Thursday, November 29, 2012

Homeland, Season 1

I watched Season 1 of the Showtime series Homeland on DVD.

I recommend this series, but I want to join Megan’s complaint about how poorly the series corresponds to reality in several salient respects.  Megan focused on its representation of the physical geography of D.C., a subject on which I know little.  But I do know a little about how the intelligence community operates, and this isn’t it.  I was appalled to see CIA intelligence officers waltzing around secure facilities with cell phones, turning their living room walls into pin boards for classified documents, and having sensitive counterintelligence discussions in bars.  In reality, we aren’t allowed to have cell phones even in the lobby of where we work.  Classified material is handled freely in secure areas, but never outside them.  And we never talk about, or even around, our work anyplace except at work.  And that’s just the stuff I know about.

The stuff I don’t know about is what the CIA does specifically, but I’m pretty sure it’s foreign intelligence.  Counterintelligence is the FBI’s mission, yet here the FBI is treated as the half-witted brother of the CIA, which seems practically unrestricted in its domestic activities short of making arrests.  That’s either poor screenwriting, or a pretty scary commentary on the CIA’s respect for the law.

One more thing.  Carrie, the central character, suffers from bipolar disorder, for which she takes the anti-psychotic drug Clozapine.  Improbably, however, Carrie is also something of a lush, even though alcohol consumption is not recommended for people with mental disorders, and is specifically contraindicated with Clozapine. Did the writers not think anybody would know this?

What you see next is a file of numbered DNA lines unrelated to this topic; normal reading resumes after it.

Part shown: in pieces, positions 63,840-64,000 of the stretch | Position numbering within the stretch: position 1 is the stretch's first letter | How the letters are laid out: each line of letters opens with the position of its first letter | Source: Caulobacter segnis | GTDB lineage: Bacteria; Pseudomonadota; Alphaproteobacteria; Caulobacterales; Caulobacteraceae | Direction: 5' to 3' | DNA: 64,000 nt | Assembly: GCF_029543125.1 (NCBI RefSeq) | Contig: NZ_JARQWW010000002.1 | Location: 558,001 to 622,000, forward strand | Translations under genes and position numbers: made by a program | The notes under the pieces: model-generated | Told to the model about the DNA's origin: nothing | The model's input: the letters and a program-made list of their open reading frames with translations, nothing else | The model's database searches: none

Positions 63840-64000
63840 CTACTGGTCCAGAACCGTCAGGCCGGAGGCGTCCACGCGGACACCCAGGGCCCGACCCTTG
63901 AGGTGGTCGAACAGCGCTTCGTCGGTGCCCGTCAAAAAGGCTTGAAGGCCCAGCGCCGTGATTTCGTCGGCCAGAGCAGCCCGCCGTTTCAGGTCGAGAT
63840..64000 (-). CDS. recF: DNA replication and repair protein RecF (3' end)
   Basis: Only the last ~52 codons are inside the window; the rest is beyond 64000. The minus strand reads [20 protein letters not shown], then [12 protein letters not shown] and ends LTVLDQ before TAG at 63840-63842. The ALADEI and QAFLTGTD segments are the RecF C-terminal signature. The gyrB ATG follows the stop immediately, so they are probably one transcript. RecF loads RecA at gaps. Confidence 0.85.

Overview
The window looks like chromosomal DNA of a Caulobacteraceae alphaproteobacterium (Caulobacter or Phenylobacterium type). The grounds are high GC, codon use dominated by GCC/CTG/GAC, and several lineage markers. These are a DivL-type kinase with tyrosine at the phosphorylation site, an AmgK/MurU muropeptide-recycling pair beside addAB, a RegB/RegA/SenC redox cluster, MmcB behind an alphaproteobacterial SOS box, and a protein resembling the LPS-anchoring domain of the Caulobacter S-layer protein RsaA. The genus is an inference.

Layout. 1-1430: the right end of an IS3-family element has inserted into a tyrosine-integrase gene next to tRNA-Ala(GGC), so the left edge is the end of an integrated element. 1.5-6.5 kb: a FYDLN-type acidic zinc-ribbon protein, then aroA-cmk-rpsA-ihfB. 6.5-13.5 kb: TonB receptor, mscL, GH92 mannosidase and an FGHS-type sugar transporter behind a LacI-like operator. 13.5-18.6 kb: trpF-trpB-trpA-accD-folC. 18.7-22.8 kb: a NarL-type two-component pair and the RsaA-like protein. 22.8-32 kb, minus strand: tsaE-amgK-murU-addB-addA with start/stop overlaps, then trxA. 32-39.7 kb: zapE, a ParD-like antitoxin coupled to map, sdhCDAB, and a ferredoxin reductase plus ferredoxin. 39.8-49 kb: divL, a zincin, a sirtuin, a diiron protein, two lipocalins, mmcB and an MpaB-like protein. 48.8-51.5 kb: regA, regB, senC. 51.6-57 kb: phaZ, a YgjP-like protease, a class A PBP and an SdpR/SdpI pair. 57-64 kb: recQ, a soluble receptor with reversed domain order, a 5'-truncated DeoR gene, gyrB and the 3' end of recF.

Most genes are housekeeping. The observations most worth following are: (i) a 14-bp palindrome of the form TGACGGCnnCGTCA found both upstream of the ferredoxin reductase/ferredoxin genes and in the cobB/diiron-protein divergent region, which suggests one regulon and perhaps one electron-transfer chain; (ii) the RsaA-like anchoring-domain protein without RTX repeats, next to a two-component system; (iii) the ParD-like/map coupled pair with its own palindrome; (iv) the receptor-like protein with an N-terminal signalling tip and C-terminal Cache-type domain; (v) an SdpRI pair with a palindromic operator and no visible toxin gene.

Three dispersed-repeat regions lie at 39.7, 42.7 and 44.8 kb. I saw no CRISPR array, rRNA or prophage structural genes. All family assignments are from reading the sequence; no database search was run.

But all this notwithstanding, Homeland is one of the more straightforwardly patriotic TV shows I’ve seen.  It has no truck with the usual neo-Nazi tropes or other figments of the liberal imagination; it’s villains are exclusively Arabic Muslims and their American converts.  Yes, there is a “good” Muslim working for the CIA, but there are also plenty of terrorist sympathizers.  The CIA, and Carrie in particular, are prepared to play as rough as necessary to get the job done; this is presented with only a nod at moral equivocation.

Monday, November 26, 2012

Government Religion: Not the Onion

From the Colorado Springs Gazette (via

An Air Force Academy program to teach cadets to respect the religious beliefs of comrades will soon go to all Air Force bases and schools, if academy chaplains have their way.

While a target date has not been set for the program's expansion, chaplains hope to transition the Religious Respect Training Program throughout the Air Force as soon as possible, chaplain Maj. Shawn Menchion said Wednesday at the conclusion of the academy's Religious Respect Conference . . . .

Last year, the academy and its partners, including the Anti-Defamation League, developed three additional lessons that will be taught at other times: one-hour lessons during sophomore and junior years, and a two-hour lesson during senior year, Menchion said.

The training teaches cadets "to become allies to other cadets when they witness respect infractions," he said. "We're giving them avenues to address those issues. We emphasize addressing those issues at the lowest level."

The program was a major topic of discussion at the third biannual conference, held Tuesday and Wednesday at the academy.

Military and civilian attendees representing groups such as the ACLU, Buddhist Churches of America and Islamic Society of Colorado offered feedback on the program, which consists of lectures and discussions based on scenarios . . . .

David Oringderff, executive director of the Sacred Well Congregation, an international Wiccan fellowship, said he had high hopes for the program.

Retired Air Force Col. Frank Clawson, director of military relations for the Church of Jesus Christ of Latter-day Saints, also said he was pleasantly surprised by the difference the program made in the academy's culture in two years.